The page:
The Joy o' Kanji Essays

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mortar
JOK: 1987
This kanji gives us an entry point into the earthy world of grinding crops. Through 臼 we learn about the mortar and pestle, the original (and best?) way of making mochi (and the basis for a saying about how men and women need each other). The essay also introduces medical terms, including one for "molar." After all, "mortars" in the mouth grind food!
turban; cloth
JOK: 1989
This versatile character helps you discuss anything from dishrags to the width of a waterfall. It's in {search巾着} (pouch), which has influenced both fashion and food (having lent its pyramidal shape to two dishes that are considered lucky). As a radical, 巾 pops up in scads of kanji, including some of the first ones you learned.
very little
JOK: 1990
Find out about an 11th-hour kanji surprise. Also learn to say, “The Giants won by a narrow margin,” “only a few left in stock,” “He missed the last train by a hair,” “I gave him what little money I had,” “He lost his mother when he was just seven,” “There is little, if any, hope of his being alive,” and “At first only a few people protested, but now they’re all coming out of the woodwork.”
fear
JOK: 1992
Whereas “danger” drives the word “endangered,” fear lies at the heart of Japanese terms about endangered species. This essay is mainly about animals at risk of extinction, but as the book covers and sample sentences show, plants, occupations, and even railways can vanish, too. Learn to discuss all that and to talk about anxiety about matters ranging from real estate to global warming.
skewer
JOK: 1993
Yakitori (grilled chicken skewers) is famous, but the Japanese also pierce other foods with rods, including a sweet and one fruit. Discover ways of using 串 figuratively. Learn about skewers shaped like rifles, hairpins, and pine needles. And learn to say, “He ate three yakitori skewers,” “To make shish kebab, they roast lamb skewers,” and “I now have an idea of what’s going on.”
bear
JOK: 1995
See why the Japanese fear bears and how to prevent attacks. Find out why various bear names contain 月 (moon), 赤 (red), 白 (white), 灰色 (gray), 袋 (pouch), and 猫 (cat), while combining 熊 with 洗 (washing) or 穴 (hole) produces names of animals that aren’t even bears. Learn about Ainu rituals with bears, as well as the sacred Kumano region and an ancient people who may be mythical.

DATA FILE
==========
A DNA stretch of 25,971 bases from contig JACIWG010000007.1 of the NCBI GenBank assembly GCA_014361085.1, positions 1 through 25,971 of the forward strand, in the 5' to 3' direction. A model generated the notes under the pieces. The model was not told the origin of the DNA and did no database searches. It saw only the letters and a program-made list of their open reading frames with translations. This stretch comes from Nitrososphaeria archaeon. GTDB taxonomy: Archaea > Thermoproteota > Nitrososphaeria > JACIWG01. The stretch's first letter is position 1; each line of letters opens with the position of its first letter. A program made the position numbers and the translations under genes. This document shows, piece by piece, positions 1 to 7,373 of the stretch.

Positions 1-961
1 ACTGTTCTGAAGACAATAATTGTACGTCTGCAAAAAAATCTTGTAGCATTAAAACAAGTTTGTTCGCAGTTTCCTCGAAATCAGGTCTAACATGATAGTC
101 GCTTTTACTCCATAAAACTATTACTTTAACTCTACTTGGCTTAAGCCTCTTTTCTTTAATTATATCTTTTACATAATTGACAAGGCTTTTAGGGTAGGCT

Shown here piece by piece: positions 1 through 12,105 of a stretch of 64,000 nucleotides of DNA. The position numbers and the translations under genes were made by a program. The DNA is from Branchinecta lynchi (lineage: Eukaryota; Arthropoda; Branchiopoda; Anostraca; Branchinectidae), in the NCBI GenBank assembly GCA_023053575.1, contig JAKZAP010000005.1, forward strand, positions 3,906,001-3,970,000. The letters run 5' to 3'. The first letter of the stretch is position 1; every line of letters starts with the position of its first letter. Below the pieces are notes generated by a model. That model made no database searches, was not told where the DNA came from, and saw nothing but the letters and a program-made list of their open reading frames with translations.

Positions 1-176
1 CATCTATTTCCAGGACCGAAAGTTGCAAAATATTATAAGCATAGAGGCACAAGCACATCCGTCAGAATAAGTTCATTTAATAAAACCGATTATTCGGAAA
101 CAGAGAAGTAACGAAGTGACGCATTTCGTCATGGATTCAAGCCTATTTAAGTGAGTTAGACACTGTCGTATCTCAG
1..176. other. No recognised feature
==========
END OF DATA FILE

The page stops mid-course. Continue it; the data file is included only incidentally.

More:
go deep
JOK: 1996
See which word one author used when critiquing Abe for treating Obama reverently (i.e., as if the PM were visiting a shrine or seeing a god). Find out how a temple can lie in a lucky direction, and learn about birthplace deities. Discover the most popular pilgrimages and what they involve. See how 詣 and 参 relate to each other. And learn to talk about deep knowledge of a subject.
yearn for
JOK: 1997
Our kanji will fill you with yearning, pining, and adoration. You can use it in a highbrow way when describing deep stirrings of the spirit and the life you long to have, or you can use it to talk about people you idolize or find hot. Learn about a festival featuring bamboo lanterns, illuminated buildings, and a "Path of Yearning." See how much 憬 shares with 憧 and how little sets them apart.
gap
JOK: 1999
Learn to use 隙 to represent everything from physical gaps to mental ones. Find out how drafts can blow through houses and marriages. And discover how to say the following: “Rain was dripping through a leak in the roof,” “Sweets are jam-packed in the box,” “He began to talk before I could state my name,” “He is utterly unguarded,” and “Internet scams catch users off guard.”
column
JOK: 2000
Learn to talk about single-digit temperatures and being "off by an order of magnitude." Discover creative interpretations of "beam," including one in your face; see what distinguishes those born in Showa 1–9; and learn to read warnings on low overpasses before crashing into one! Find out how the abacus, wells, sailboats, and kimono patterns all relate to our kanji!
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